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  4. So glad you & Tumbleweed enjoyed each others company, and you even rode!! He looks amazing. You sound relieved to have a plan of action for Epona. Did they say approximately how long they think she will need to stay at the vets? No doubt transition time varies.

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    1. Well, that has changed today. I pushed my daughter toward that decision, and then had a hard time sleeping last night, I think because I knew I had inserted myself too much. When she was a little girl, she saved her money for a Colt, and I made a decision to put him out one day, and he slipped and fell, breaking his shoulder. It has always haunted me. Those feelings started coming back up, and I realized I can’t have anything to do with her decision, because each has pros and cons. As soon as I woke up I told her I wanted to be out of it. I’ll support whatever she decides.

      So, she was here all day observing Epona, and talking to horse people. She is worried that too much stress will set her back, and she could quickly deteriorate. I think she’s going to talk to the vet again and take it day by day, and see if the selenium helps, while introducing more milk replacer pellets. She also ordered a foal grazing mask, in hopes that she can find a way to keep them together.

      Epona is doing very well, strong and active, but I’d say the situation is very fluid.

      If she does take her in, the costs are very minimal, and they have the option to place a feeding tube and support her more than we can here, should she need it. They think it will take two days. I think it’s definitely the way to go, if we absolutely have to get her in replacer. It’s super stressful, but so is seeing your mama and not being able to drink. It’s a big vet clinic, with some really nice techs who already love Epona. I have no doubt they would do right by her. I’m not sure if we’d be able to go in and out, but I think we would.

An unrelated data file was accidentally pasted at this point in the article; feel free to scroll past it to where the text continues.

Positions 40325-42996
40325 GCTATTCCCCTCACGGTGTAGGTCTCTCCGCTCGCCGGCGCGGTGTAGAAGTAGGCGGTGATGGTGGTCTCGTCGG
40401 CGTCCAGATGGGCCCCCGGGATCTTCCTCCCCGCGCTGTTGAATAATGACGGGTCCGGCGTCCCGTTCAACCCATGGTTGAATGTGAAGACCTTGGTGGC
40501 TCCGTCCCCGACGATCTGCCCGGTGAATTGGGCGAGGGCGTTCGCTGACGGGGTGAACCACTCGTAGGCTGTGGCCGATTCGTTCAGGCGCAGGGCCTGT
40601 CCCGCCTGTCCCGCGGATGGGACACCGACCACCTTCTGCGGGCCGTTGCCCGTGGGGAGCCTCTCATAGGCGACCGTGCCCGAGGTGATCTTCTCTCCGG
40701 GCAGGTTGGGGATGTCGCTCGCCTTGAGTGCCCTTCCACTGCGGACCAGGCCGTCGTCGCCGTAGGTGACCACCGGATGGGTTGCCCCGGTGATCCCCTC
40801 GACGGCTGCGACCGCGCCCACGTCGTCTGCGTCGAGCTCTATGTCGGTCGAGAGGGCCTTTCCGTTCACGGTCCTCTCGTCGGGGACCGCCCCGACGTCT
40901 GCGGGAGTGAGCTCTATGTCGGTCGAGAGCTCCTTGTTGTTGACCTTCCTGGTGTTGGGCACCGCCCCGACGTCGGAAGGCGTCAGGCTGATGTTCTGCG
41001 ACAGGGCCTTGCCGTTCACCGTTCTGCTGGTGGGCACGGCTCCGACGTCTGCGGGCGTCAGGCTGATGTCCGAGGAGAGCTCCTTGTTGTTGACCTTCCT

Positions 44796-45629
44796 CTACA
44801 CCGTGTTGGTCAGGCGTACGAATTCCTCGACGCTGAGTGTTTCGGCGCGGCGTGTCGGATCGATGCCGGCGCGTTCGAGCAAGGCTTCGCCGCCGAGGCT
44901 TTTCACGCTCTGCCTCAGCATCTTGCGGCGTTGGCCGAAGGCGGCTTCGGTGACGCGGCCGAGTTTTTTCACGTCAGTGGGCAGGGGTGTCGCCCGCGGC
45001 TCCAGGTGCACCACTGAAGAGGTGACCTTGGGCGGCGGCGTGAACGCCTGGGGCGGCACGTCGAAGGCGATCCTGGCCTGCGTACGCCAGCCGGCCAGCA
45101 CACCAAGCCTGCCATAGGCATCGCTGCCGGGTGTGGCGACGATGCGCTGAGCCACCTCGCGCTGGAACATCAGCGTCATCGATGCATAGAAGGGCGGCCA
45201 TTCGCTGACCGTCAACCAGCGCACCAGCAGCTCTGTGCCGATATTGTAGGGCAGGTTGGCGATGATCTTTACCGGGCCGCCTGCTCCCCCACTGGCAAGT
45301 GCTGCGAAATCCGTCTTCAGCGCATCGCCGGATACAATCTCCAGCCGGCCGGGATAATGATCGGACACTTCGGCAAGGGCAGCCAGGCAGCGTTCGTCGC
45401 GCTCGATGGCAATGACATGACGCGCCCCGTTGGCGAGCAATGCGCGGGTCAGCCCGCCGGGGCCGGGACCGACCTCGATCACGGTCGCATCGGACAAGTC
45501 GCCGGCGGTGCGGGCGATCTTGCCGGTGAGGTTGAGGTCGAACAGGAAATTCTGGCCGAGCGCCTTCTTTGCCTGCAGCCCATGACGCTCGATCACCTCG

Last I talked to Shiloh, she said if she sees drastic improvement in leakage, she will hold off. If leakage continues, she will make the move. She’s had minimal leakage today, so …not sure.

      I’m sure that long explanation is as clear as mud! 😁😂

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    2. I totally understand. It is a really tough decision, and as you mentioned there are pro's and con's. Sorry about the colt. That would haunt me too, even tho it wasn't your fault he fell.

      Two days? Wow, that sure seems fast. It is hard to not be involved in decisions, when you are not only Shiloh's mom but Epona's main caretaker. I too would be reaching out to my breeder friends.

      It sounds like Epona is staying strong. You guys are doing right by her. Your animals are so well cared for, and loved!

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    3. I keep hoping another solution will present itself. My daughter wants to see if there’s improvement with the selenium. But we are keeping her under close eye. Currently, her breathing is clear, no temp, lots of energy, and regular nursing. The longer she can be on mom, safely, the better. The day we removed her from mom, she went downhill fast. If they could guarantee us she wouldn’t go downhill being separated in the hospital, we’d be there in a second. The grazing mask will arrive Thursday, and we are going to keep introducing replacer, in hopes to get her off mom, but still with mom. We need a breakthrough.